"I don't know what happened," says Sister Martha, of St. Patrick's Church in west Louisville. "They just called and said I would not be able to attend the Derby this year."
Sister Martha, as most know, shows up at the Derby each year, selling roses on behalf of the under-privileged children of Greater Louisville. Although she usually raised only $20 or $30, this tradition dates back over 70 years.
|Sister Martha and her flowers, in happier times|
"I've been doing this since I was 25. I never had a problem before," she said. "I saw that nice Secretariat man got in trouble that one year, and I saw the news on the Brad Cummings Report that the lovely young and talented Caton Bredar had her credentials revoked, but I didn't think it could happen to me."
Sister Martha says she feels most upset for the children.
"They've done nothing wrong. It's sad," she said.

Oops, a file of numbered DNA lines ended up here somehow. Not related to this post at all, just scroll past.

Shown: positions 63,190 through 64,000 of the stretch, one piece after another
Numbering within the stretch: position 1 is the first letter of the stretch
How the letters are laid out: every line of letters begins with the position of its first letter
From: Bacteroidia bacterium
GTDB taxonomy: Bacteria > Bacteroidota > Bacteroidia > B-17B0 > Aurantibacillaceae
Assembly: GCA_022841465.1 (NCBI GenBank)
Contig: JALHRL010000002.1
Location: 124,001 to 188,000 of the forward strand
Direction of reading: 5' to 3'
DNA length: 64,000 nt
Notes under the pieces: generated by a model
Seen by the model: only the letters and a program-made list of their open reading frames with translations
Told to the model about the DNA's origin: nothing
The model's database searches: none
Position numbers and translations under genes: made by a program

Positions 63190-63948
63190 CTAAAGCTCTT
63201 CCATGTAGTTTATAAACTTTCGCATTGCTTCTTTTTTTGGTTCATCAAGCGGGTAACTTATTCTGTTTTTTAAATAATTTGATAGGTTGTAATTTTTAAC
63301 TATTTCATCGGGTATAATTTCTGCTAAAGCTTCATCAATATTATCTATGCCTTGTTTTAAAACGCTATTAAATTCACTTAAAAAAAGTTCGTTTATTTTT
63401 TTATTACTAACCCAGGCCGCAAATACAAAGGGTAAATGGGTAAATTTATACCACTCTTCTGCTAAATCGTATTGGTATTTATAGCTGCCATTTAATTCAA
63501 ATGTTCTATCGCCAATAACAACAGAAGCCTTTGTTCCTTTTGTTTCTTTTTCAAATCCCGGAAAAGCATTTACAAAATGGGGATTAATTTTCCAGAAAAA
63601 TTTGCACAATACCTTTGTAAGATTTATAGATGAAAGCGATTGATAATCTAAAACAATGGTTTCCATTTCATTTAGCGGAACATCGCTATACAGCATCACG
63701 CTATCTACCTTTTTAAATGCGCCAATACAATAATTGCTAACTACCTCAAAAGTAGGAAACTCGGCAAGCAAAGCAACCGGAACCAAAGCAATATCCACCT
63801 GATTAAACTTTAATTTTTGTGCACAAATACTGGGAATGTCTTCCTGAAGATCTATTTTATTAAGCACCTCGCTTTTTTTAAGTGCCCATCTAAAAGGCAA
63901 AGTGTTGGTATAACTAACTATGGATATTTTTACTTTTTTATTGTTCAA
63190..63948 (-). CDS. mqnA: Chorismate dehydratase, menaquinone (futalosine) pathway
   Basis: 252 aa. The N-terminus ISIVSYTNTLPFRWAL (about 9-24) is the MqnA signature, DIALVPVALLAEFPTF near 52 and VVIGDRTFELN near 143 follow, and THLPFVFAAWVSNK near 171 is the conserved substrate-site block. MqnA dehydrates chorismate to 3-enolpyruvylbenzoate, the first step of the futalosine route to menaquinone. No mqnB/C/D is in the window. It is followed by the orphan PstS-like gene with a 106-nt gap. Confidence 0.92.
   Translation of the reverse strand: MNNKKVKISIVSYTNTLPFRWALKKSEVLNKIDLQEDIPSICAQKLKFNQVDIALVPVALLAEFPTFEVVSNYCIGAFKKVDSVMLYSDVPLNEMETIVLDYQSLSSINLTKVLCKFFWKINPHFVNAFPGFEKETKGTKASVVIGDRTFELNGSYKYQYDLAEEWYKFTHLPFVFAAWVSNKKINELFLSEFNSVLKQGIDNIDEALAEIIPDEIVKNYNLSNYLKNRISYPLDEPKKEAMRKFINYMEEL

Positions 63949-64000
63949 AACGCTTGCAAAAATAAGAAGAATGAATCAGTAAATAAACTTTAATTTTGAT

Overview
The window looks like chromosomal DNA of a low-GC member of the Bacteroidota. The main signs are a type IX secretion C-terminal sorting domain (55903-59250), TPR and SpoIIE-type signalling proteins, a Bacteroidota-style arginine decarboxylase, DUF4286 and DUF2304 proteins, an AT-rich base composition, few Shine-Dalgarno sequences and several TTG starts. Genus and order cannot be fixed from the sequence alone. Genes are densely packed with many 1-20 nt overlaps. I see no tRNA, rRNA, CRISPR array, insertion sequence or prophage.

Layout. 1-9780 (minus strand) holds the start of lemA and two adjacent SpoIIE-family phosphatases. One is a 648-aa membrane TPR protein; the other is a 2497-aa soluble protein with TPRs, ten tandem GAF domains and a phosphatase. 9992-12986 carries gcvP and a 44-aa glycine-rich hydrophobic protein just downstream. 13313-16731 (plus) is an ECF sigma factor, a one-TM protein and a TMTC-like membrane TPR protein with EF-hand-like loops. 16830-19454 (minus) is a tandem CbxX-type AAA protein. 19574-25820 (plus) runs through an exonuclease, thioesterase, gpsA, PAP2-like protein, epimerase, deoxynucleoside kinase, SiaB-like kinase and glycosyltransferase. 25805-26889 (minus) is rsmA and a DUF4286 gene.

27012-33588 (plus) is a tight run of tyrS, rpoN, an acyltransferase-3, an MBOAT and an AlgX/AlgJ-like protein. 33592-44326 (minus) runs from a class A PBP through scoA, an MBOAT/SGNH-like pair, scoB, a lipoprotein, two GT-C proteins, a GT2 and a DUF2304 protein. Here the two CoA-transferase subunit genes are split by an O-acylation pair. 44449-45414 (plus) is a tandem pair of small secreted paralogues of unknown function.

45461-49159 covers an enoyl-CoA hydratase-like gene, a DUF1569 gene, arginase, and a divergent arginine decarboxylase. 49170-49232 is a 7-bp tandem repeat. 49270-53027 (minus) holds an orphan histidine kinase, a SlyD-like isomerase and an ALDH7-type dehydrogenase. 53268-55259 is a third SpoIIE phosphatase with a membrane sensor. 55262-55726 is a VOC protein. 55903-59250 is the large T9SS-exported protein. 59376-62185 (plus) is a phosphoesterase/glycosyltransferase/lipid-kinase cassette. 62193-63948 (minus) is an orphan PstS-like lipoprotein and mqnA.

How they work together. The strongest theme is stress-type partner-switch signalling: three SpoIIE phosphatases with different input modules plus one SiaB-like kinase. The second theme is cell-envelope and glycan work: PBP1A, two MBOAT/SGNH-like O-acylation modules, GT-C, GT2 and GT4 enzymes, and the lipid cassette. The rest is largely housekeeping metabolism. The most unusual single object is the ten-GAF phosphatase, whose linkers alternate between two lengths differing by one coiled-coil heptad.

A Churchill spokesman, on condition of anonymity said although he feels bad for her, it was time to pay the piper.
|Churchill spokesman (artist likeness)|
"This was just about leveling the playing field. It's nothing personal."
When asked what the proceeds of charging the children would've went for, the Churchill spokesman said they would still go to a needy cause. "The markets have not been as kind this year as in past years. We have to get our bonuses from somewhere," he said.
Reaction from the industry was mixed.
"When I was a young boy I sold flowers in Austria, so I have a soft spot, not only for the children, but for flowers" noted Magna head Frank Stronach.
"No comment," said a Keeneland spokesman.
Some in the industry have rallied around Sister Martha.
Mattress Mack has started a Gofundme. Toby Keith has begun to organize a free concert. Bobby Flay said he'll make a new drink for the Derby (with simple syrup) and all proceeds will go to Sister Martha. Todd Pletcher has donated locks of his hair to be sold on Derby Day.
Others tried and are there in spirit.
University of Kentucky coach John Calipari said he'd do something, but he's on day 3 of a 364 day recruiting trip and unavailable. Rick Pitino said he'd give a free talk, but no one seems to like him anymore. Ron Turcotte said he'd sign autographs for free, but he can't find a parking spot.
It appears that once again, Churchill has galvanized the great industry of horse racing, although perhaps for the wrong reasons.
That's all the fake news that's fit to print. We'll keep an eye on this developing story.